CPEC: External Violence and Internal Opposition

With no water and no electricity, how can the Pakistani government hope to sell Gwadar as the most critical link in the CPEC chain, asks one analyst.

Posted on 05/15/19
By Imtiaz Gul | Via Daily Times
A view of Gwadar port which still faces daunting challenges.

Chinese leadership is keen to develop Gwadar as fast as circumstances will allow. For them, the ultimate objective is to reinforce partnership with Pakistan through China-Pakistan Economic Corridor (CPEC), of which Gwadar is the inalienable symbol. We are here for the long-term friendship and not for commercial profits. This is the resounding and reassuring message out of Beijing.

The fact that Pakistan received a $2 billion soft loan even during the eight-week caretaker government testifies to the “unwavering” Chinese commitment to this “special friend,” goes the argument in Beijing.

But, and this is a ‘big’ but; for realizing the objectives in a fast changing geo-strategic environment, we expect Pakistan to act fast and coherently. If anti-CPEC bureaucrats and politicians continue to treat CPEC with their obsolete Planning Commission regime, and thereby stall implementation, how can we move forward? This concern, despite the high-profile April visit by Prime Minister Imran Khan, is ringing through circles that are the eyes and ears for President Xi Jinping and his close cohorts.

A case in point is the proposed 300MW power plant for the entire Gwadar town and its free industrial zone. Following foot-dragging either by the provincial government or the powers that be on providing free land for the project, Power China, the company supposed to construct the plant, has finally leased the land apparently at twice the market price.

But NEPRA in Islamabad remains another big hurdle. It has thus far refused to revise the rates it has offered to the power company, which the latter says is ridiculous in view of the small capacity (300MW) and the difficult operational environment.

Strangely, the existing average rate for private power plants hovers around 10 cents per unit. The 1,320MW plant at Port Qasim also sells power to the national grid at nearly 8.5 cents per unit. But NEPRA refuses to go beyond the seven cents it has offered to Power China.

Our president is determined to push for CPEC implementation as much as he can, said a business executive. All of us have been told to forget about profits and focus only the completion of what “we have promised.”

But frustration of the private Chinese companies over tardy bureaucratic responses to situations that require prompt decision-making seems to be fueling frustration. And this may at some stage dent Xi’s determination, is the fear resonating in Beijing’s business and academic circles.

These executives of some of China’s huge corporations have a definite moot point; with no water and no electricity, how can the Pakistani government hope to sell Gwadar as the most critical link in the CPEC chain?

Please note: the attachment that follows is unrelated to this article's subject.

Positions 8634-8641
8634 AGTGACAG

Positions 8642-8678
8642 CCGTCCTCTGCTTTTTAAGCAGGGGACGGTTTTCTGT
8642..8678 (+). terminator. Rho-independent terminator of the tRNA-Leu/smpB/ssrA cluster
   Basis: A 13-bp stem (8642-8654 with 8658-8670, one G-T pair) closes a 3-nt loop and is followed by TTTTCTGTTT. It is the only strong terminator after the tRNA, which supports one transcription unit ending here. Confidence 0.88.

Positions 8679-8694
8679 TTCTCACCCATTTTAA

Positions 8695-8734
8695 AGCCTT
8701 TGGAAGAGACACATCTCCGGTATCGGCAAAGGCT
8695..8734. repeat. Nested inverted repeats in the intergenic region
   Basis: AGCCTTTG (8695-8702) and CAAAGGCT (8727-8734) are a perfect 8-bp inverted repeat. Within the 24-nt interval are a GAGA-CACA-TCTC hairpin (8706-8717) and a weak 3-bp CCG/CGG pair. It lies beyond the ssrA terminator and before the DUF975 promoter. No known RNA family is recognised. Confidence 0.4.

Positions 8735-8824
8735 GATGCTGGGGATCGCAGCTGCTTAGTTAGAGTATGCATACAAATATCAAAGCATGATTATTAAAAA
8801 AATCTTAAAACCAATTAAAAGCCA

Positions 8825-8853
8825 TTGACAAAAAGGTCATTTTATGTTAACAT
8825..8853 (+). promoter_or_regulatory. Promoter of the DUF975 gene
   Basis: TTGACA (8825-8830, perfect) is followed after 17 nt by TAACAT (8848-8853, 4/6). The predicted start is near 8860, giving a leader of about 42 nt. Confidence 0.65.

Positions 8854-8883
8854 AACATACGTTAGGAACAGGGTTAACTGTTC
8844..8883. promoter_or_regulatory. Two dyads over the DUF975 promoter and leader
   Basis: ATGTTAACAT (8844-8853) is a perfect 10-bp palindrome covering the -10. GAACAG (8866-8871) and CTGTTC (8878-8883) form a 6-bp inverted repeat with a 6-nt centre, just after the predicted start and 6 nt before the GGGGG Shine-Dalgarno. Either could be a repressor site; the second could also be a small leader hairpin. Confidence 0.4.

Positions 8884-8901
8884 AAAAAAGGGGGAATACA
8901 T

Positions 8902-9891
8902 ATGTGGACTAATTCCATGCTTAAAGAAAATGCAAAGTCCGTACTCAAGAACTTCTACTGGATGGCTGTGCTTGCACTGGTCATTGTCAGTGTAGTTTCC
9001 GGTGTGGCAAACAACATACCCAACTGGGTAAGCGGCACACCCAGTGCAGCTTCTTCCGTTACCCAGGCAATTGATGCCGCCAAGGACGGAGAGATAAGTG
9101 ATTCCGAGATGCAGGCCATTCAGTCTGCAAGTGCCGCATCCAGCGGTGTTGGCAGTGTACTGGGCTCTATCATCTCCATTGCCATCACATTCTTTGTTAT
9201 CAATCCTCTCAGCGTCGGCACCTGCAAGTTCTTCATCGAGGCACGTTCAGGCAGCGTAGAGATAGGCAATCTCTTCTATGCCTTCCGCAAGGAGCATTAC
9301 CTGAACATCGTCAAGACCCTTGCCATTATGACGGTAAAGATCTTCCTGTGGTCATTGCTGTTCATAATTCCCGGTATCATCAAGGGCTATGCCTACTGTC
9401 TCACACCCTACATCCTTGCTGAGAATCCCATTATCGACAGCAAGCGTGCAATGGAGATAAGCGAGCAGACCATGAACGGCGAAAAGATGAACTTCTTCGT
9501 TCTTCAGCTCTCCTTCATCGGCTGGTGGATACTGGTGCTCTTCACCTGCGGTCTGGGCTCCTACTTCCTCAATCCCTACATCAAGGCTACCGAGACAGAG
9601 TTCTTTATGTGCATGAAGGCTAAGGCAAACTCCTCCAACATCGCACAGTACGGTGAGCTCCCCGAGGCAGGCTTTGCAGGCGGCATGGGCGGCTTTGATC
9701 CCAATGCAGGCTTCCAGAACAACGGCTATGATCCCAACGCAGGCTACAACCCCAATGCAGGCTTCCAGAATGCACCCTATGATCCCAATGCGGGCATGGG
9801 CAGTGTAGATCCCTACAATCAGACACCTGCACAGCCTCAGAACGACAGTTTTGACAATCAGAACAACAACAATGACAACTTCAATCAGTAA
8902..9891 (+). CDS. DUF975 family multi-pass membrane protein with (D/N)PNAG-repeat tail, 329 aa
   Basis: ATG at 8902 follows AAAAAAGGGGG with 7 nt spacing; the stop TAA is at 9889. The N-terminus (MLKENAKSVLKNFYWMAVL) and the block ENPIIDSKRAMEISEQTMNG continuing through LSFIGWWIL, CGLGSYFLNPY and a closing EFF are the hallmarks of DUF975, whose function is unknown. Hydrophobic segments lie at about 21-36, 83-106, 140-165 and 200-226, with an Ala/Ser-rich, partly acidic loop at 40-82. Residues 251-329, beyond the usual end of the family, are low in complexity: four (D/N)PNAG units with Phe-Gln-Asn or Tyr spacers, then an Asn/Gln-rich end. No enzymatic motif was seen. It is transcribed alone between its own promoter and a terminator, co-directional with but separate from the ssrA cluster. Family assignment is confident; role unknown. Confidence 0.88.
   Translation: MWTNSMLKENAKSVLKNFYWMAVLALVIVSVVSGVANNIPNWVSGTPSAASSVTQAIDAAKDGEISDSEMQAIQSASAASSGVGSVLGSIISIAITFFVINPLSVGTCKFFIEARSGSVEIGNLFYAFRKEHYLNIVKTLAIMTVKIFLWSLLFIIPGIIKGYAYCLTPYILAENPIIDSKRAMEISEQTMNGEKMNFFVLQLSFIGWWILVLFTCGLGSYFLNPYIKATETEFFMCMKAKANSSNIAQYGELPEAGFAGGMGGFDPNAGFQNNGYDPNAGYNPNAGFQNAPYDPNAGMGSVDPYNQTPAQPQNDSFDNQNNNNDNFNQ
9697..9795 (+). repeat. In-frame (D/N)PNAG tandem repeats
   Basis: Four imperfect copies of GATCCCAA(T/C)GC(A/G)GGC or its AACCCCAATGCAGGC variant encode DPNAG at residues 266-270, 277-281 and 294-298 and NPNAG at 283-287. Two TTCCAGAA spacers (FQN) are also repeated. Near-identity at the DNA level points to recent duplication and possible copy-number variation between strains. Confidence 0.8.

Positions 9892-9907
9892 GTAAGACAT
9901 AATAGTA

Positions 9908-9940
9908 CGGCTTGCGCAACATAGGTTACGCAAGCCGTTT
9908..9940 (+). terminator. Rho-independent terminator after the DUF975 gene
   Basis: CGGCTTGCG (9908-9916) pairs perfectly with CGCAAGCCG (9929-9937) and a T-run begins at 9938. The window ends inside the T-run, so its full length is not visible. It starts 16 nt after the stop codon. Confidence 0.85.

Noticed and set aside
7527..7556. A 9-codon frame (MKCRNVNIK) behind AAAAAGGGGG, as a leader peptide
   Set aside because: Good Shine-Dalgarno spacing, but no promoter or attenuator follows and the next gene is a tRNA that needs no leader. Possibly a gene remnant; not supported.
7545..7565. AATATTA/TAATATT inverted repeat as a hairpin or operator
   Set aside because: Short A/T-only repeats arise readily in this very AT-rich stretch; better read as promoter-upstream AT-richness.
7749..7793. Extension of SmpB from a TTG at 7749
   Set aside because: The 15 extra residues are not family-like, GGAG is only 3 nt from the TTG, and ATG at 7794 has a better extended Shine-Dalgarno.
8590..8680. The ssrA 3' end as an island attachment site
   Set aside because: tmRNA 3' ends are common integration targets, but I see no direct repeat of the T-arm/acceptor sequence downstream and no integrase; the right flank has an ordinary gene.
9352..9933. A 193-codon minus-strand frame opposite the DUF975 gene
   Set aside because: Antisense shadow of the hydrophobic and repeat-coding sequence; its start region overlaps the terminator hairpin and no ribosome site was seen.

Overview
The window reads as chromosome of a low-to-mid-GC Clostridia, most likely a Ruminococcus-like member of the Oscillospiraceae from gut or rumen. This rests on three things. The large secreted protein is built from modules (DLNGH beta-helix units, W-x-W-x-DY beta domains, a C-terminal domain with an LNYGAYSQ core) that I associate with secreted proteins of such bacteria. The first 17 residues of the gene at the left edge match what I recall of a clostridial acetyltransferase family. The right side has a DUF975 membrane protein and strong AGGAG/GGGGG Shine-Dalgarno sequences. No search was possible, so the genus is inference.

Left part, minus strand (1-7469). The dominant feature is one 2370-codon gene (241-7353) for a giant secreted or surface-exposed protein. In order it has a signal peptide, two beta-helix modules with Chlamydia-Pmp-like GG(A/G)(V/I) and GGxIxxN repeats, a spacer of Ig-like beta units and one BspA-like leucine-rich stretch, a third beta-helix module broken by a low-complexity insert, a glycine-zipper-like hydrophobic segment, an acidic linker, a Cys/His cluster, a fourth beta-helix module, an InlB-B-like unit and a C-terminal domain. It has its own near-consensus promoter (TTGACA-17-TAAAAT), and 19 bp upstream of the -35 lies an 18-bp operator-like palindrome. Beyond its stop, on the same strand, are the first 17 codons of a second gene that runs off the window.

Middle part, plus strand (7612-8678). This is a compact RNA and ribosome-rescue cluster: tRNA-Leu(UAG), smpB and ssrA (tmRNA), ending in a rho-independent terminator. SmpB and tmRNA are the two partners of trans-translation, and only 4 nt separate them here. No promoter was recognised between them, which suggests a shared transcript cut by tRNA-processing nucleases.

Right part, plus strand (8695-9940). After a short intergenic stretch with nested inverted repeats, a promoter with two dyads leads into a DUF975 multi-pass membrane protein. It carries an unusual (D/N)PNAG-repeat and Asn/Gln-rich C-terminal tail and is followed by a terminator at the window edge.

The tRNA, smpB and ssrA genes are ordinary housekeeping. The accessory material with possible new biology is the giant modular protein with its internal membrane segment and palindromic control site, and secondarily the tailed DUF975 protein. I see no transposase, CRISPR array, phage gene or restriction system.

With no signs of electricity in sight for at least another two years, there is also little hope for the construction of the new airport and the setting up of industries at Gwadar.

The launch of the full scale construction of the new airport is also conditional upon the power plant. If NEPRA and Power China could settle down on the power tariff today, it would still take at least two years to construct and commission the plant only partially, experts say.

Even the Special Economic Zones (SEZs) are generating considerable debate among Chinese business managers. In China, the government takes care of land, water, energy and even hiring of staff for the services’ sector at every new SEZ to set the stage for investments.

But in Pakistan, private foreign businesses burn heels to get permissions, often after doling out “incentives” to officials and politicians involved.

We see the SEZs torn among the federal and provincial governments as well as NEPRA, OGRA, Ministry of Commerce and Ministry of Finance.

Some Chinese academics also quoted the current Sindh chief minister on the issue of land for the new railway track. How can the central government bring investment and the local chief minister turn it into a provincial subject? a business tycoon asked. He should have leapt at the opportunity instead of digging his heels on the land issue, he quipped.

“How can you attract business when they have to deal with so many authorities? In China or even Bangladesh, all you need is to bring in capital and the rest is taken care of by one central authority as a one-window to provide all requisite documentation,” he said. Look at the astronomical cost of the delay in the construction of the Gwadar airport and the proposed power plant. Urgent issues such as Gwadar airport, the power plant and the scarcity of water require deft and non-bureaucratic handling failing which the dream of industrial and social sector development could easily go sour.

Both the prime minister and the GHQ must work jointly to prevent what detractors of CPEC are desperately trying.

This article first appeared in Daily Times. Click here to go to the original.

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